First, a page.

Quotations are offered not because I agree or disagree with them, but as points of departure for continued reflection.
Ed Morrisey (a couple days ago):
There is a lot of anger at the moment in the US over the embarrassment of the downgrade, as well as shock. I’m most amused by the shock, to tell the truth. S&P didn’t say anything yesterday that was not common knowledge and common sense. If you had to rate a potential investment that had an income of, say, $22,000 a year but had costs of $37,000 per year, a standing debt of $143,000, and contracted future debt that exceeded $1 million, would you give that investment a gold-plated AAA rating and buy their bonds at the lowest interest rate possible, or at all? Of course not, but that’s exactly the fiscal situation of the US, at a 100,000,000:1 scale.
Some of the hyperbolic rhetoric we are now hearing about efforts to trim the deficit is coming from advocacy groups warning that much of our cutting will fall on the poor. These advocates frequently use the plight of the poor to inveigh against cuts in programs that don’t accomplish anything. We spend several billion dollars a year on community development block grants that originated decades ago as naïve, if somewhat well-intentioned efforts to restore declining neighborhoods. Over the years, however, Congress expanded the program to richer communities and gradually made it into a haven for member earmarks. When in 2006 the Bush administration actually proposed refocusing the grants on poor neighborhoods and redesigning them so that groups would need to show some evidence their programs helped ameliorate poverty, the advocacy community and members of Congress in both parties revolted, refusing to consider any such evidenced-based grantmaking.
Some programs are so sacrosanct the media can’t bring itself to confront the evidence that they don’t work. Head Start has been the subject of much study by academics who’ve found the program doesn’t do what it is supposed to, that is, give lower income kids a good educational head start. The government keeps commissioning studies hoping to change that, but when the latest study sponsored by Health and Human Services was released in 2010 again showing there were no lasting educational effects of the program, the media virtually ignored it. And so, $100 billion later, we continue to fund a program that fails to accomplish its purpose.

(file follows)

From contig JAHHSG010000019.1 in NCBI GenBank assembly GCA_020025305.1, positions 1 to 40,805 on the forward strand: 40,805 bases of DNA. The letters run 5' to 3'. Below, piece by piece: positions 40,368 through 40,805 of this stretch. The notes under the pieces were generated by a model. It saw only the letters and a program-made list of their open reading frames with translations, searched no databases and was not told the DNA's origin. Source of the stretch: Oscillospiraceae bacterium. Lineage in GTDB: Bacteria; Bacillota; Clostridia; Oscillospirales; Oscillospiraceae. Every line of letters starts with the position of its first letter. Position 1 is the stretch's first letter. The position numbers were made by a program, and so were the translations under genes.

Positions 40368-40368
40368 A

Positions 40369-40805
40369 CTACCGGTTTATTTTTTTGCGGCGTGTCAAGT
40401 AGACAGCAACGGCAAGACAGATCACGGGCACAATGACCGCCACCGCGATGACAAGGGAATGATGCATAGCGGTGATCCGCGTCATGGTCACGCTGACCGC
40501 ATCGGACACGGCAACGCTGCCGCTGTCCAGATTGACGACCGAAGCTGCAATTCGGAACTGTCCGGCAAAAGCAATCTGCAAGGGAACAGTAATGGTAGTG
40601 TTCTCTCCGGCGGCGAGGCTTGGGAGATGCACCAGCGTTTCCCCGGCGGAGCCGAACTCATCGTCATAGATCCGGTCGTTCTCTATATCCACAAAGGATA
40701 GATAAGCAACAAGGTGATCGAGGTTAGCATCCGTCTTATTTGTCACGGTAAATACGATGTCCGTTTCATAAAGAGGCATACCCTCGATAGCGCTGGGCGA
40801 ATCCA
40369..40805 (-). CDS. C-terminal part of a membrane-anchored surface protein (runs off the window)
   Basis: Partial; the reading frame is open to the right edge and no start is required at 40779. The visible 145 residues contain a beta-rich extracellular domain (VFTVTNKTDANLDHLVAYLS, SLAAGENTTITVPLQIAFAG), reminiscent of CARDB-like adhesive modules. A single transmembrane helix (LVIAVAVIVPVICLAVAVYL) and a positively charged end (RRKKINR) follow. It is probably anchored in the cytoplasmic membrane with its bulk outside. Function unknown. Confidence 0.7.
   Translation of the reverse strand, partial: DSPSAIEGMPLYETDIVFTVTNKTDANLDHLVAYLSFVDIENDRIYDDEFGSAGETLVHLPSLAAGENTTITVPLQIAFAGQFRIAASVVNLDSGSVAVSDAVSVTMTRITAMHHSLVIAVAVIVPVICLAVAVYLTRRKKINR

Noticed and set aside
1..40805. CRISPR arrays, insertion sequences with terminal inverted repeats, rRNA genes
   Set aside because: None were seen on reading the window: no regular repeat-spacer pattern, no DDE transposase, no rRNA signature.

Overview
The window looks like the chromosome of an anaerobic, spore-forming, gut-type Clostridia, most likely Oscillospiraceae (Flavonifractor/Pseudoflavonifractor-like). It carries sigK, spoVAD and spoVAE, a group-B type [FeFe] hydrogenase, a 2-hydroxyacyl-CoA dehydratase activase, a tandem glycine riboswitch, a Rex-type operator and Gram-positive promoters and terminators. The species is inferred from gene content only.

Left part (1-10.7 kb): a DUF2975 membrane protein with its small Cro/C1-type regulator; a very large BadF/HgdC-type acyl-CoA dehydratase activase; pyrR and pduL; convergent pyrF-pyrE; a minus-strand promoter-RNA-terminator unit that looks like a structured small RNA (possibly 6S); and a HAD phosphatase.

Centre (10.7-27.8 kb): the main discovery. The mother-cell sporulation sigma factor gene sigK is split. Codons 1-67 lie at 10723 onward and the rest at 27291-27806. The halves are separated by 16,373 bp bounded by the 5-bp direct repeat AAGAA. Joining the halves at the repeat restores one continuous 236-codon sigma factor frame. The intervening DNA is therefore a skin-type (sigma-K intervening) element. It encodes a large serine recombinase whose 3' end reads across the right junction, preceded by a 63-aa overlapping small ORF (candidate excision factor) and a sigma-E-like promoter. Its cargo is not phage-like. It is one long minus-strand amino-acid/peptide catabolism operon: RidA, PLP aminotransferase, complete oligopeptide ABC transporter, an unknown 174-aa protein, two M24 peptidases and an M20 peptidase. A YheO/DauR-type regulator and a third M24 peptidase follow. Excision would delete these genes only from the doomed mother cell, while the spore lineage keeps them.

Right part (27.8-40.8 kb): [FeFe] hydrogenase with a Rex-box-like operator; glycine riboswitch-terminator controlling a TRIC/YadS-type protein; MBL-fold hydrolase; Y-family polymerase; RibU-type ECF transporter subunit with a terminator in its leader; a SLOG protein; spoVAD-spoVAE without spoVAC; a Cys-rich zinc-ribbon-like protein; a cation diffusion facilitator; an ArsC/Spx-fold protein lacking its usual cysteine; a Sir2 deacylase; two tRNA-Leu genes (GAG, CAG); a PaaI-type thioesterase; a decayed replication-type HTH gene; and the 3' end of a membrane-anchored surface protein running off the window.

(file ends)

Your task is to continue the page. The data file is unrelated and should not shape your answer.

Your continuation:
Much of what we try to do with government today is an attempt to replicate through human means what God has provided through a relationship with Him. As the Christians for a Sustainable Economy initiative suggested last week, a key question posed in that endeavor is: “Whom shall we indebt?” That is, who is on the hook for the cost of making good on those promises? God holds Himself obligated already, but rather than doing things His way, we make up earthly systems that indenture our fellow men to our needs, preferences, and even caprices.
Perry and his fellow religious-right candidates for the GOP presidential nomination may genuinely believe their messianic notions are private matters, that they can preach to 30,000 fellow believers about re-installing God as the invisible leader of the nation and still not be seen primarily as prophets of a reactionary political theology. They may be right. Evidence suggests that the mainstream press only comprehends them as kooky, delusional, and perhaps provincial figures, rather than rational actors with ideas fundamentally opposed to liberal democracy. But that is what they are—a reality made all the more tragic by the fact that the contradictions of liberal democracy created them.
The big question, 10 years later, is whether things have improved or worsened for those in the bottom third of the income distribution, the people who clean hotel rooms, work in warehouses, wash dishes in restaurants, care for the very young and very old, and keep the shelves stocked in our stores. The short answer is that things have gotten much worse, especially since the economic downturn that began in 2008.
The recession may be the political fault of George W. Bush, but the Democrats must take the blame for the disappointing recovery, for it was they who had total control of the federal government in 2009 and 2010.
And the Democrats are set to pay for it – big time. Goldman Sachs recently revised its 2012 economic forecast; it now sees growth ranging between 2 percent and 2.5 percent next year, and unemployment edging up to 9.25 percent. If this forecast turns out to be accurate, then Barack Obama will lose next year by a large margin, and scores of congressional Democrats will follow him down to defeat.
So, party leaders are in a full-blown panic, and rightly so. They are desperate to turn the public’s gaze away from their own shortcomings, and no doubt some too-clever-by-half pollster or focus group hack suggested blaming the Tea Party.